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I However, for the minority of patients will get significant (>50% reduction in pain) benefit for 2-4 months after an ESI. ESIs are much safer and less expensive then surgery.
Fixed it.
 

clubdeac

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I think we can actually all agree, ESIs do not lead to any long term benefit at 4 years for stenosis. However, a majority of patients will get significant (>50% reduction in pain) benefit for 2-4 months after an ESI. ESIs are much safer and less expensive then surgery. And ESIs help many patients return to a functional status. I have many patients that return every 3-4 months for ESIs for stenosis and continue to do well.
Ditto!
 
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The majority of my patients with stenosis do well for at least 3 months.

Maybe you're not doing something right.....
Show me the proof.
 
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Anything by Riew.


What else u gonna do for the LOL who can't walk?
Decompress her. I'll bet we perform at least 50 % more ESI's for LSS than we should.
There is a more reliable and efficacious alternative for most people. If you look closely
At patient outcomes post-ESI it isn't a very effective therapy. Most patients just don't get
3mo of functional improvement. It's magical thinking to suggest they do.
 

Dr. Ice

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Decompress her. I'll bet we perform at least 50 % more ESI's for LSS than we should.
There is a more reliable and efficacious alternative for most people. If you look closely
At patient outcomes post-ESI it isn't a very effective therapy. Most patients just don't get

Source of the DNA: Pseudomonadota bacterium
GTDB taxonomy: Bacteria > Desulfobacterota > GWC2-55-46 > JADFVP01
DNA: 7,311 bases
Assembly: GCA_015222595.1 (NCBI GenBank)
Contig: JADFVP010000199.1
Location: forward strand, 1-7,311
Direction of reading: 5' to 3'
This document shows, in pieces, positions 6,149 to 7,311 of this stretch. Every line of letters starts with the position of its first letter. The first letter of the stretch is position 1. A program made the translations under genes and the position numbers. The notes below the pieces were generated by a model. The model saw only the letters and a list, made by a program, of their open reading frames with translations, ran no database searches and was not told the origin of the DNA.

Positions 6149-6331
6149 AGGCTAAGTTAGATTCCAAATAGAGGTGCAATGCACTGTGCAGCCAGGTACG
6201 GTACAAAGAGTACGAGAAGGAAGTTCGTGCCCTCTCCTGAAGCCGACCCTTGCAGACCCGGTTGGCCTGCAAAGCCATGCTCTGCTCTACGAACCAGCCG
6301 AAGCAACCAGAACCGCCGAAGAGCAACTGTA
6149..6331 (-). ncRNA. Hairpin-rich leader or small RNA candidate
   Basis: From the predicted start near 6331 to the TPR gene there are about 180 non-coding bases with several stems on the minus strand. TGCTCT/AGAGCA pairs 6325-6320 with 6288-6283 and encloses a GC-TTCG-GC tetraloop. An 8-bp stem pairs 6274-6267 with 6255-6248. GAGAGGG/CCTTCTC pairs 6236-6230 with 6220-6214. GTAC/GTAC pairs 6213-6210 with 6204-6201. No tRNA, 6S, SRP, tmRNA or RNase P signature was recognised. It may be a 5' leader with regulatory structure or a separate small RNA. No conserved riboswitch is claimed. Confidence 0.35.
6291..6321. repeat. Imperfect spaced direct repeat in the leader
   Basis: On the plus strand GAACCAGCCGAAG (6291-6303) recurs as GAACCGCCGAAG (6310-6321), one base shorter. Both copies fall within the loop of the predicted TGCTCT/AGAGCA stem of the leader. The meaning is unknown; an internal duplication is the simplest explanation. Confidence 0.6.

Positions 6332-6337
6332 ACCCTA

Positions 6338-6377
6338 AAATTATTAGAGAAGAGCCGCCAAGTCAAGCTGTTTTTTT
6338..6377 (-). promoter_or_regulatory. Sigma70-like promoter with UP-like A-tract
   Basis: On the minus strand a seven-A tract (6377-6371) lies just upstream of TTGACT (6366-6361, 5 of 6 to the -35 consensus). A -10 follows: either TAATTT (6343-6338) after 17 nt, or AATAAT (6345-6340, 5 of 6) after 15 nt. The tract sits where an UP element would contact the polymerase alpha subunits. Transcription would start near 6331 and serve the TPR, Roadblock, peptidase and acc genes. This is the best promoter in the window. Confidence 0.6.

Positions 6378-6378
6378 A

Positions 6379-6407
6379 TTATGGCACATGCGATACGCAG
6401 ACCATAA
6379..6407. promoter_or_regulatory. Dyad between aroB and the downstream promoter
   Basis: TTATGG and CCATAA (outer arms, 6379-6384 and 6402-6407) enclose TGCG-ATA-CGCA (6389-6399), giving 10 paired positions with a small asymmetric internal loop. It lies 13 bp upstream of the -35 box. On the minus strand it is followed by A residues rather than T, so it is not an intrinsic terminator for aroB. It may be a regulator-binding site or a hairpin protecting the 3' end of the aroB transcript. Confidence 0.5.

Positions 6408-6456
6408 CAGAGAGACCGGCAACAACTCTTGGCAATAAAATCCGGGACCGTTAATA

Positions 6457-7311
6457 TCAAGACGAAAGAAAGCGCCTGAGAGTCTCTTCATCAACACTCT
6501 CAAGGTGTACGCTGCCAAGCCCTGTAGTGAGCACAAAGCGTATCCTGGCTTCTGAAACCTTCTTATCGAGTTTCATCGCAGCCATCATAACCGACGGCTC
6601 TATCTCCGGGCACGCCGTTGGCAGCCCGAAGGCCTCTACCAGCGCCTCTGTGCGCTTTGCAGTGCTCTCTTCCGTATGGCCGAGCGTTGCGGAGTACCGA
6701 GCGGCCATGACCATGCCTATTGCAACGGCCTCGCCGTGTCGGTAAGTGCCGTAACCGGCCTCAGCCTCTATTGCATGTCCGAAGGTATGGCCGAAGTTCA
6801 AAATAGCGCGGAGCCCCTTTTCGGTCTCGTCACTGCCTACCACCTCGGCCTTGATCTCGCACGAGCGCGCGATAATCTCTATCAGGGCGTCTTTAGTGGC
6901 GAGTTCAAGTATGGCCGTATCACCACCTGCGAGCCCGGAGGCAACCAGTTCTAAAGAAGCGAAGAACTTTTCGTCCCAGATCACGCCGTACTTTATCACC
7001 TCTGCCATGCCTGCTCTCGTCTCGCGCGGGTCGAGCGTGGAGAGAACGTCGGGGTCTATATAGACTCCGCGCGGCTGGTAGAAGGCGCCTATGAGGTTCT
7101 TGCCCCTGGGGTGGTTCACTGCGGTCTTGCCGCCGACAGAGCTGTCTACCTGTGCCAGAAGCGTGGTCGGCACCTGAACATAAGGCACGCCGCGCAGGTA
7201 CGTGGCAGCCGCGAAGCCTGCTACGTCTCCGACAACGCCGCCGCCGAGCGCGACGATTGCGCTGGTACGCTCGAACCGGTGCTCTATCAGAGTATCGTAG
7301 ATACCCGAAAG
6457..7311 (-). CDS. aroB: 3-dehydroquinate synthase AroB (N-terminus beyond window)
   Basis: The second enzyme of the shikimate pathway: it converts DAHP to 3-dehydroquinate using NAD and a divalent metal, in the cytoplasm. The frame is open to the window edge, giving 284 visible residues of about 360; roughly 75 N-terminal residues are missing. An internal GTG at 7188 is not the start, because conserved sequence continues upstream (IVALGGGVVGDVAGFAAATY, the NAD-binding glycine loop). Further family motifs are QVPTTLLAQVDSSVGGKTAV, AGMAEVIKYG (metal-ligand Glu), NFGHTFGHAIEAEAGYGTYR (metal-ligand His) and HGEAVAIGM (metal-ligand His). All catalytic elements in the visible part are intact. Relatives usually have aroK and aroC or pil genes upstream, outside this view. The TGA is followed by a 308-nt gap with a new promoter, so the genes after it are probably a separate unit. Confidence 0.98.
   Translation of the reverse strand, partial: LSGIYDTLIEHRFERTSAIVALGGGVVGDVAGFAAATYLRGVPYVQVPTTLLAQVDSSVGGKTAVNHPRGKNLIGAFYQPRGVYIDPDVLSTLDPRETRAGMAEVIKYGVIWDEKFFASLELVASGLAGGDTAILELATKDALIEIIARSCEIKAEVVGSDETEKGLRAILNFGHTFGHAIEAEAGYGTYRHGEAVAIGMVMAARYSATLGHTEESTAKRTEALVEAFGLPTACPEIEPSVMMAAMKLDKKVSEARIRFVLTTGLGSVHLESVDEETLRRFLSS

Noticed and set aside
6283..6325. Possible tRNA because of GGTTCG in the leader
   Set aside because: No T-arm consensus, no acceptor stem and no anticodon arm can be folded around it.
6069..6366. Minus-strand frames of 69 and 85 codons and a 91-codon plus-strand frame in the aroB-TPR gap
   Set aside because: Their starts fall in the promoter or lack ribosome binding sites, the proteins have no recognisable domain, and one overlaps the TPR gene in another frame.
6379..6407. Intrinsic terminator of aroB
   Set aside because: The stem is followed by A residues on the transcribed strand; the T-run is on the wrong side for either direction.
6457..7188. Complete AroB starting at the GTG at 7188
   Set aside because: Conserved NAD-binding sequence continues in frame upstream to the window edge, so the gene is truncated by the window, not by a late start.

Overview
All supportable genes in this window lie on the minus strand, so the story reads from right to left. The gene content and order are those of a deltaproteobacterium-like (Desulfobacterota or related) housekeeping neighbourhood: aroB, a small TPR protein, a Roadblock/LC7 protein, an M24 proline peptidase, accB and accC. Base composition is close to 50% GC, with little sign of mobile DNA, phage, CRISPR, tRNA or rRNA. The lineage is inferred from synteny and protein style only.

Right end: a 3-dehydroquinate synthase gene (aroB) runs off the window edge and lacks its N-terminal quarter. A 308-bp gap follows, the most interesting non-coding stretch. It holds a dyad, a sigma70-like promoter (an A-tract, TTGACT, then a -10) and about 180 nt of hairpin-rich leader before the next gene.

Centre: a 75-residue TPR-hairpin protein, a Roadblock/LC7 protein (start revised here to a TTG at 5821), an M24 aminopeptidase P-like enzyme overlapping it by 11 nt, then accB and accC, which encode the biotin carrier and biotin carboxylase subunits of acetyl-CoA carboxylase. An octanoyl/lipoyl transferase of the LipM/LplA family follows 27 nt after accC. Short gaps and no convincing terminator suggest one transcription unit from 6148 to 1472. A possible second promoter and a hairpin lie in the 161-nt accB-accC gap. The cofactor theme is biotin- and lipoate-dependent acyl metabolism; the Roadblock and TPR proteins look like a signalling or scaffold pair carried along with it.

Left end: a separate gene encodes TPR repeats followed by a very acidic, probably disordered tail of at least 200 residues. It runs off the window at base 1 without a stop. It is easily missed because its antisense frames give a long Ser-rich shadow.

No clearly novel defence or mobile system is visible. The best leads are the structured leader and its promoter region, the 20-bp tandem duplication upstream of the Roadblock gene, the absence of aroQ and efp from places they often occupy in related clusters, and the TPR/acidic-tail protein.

3mo of functional improvement. It's magical thinking to suggest they do.
This should be moved to private. The hawks are watching....
 

Dr. Ice

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Decompress her. I'll bet we perform at least 50 % more ESI's for LSS than we should.
There is a more reliable and efficacious alternative for most people. If you look closely
At patient outcomes post-ESI it isn't a very effective therapy. Most patients just don't get
3mo of functional improvement. It's magical thinking to suggest they do.
Multifactorial stenosis will ultimately need fusion from a surgical perspective. Now, I know you dont think that fusion is a good long term plan...why not do the ESI and get em functional for as long as possible. Maybe get lucky and stave off decompression and fusion??
 

lobelsteve

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Multifactorial stenosis will ultimately need fusion from a surgical perspective. Now, I know you dont think that fusion is a good long term plan...why not do the ESI and get em functional for as long as possible. Maybe get lucky and stave off decompression and fusion??
You meant decompression without fusion?
 
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Multifactorial stenosis will ultimately need fusion from a surgical perspective. Now, I know you dont think that fusion is a good long term plan...why not do the ESI and get em functional for as long as possible. Maybe get lucky and stave off decompression and fusion??
You have been sold a bill of goods. There no rational way - aside from financial incentives - to explain the growing trend in fusions for stenosis . Aside from spondy's it's just medical waste.
 

pmrmd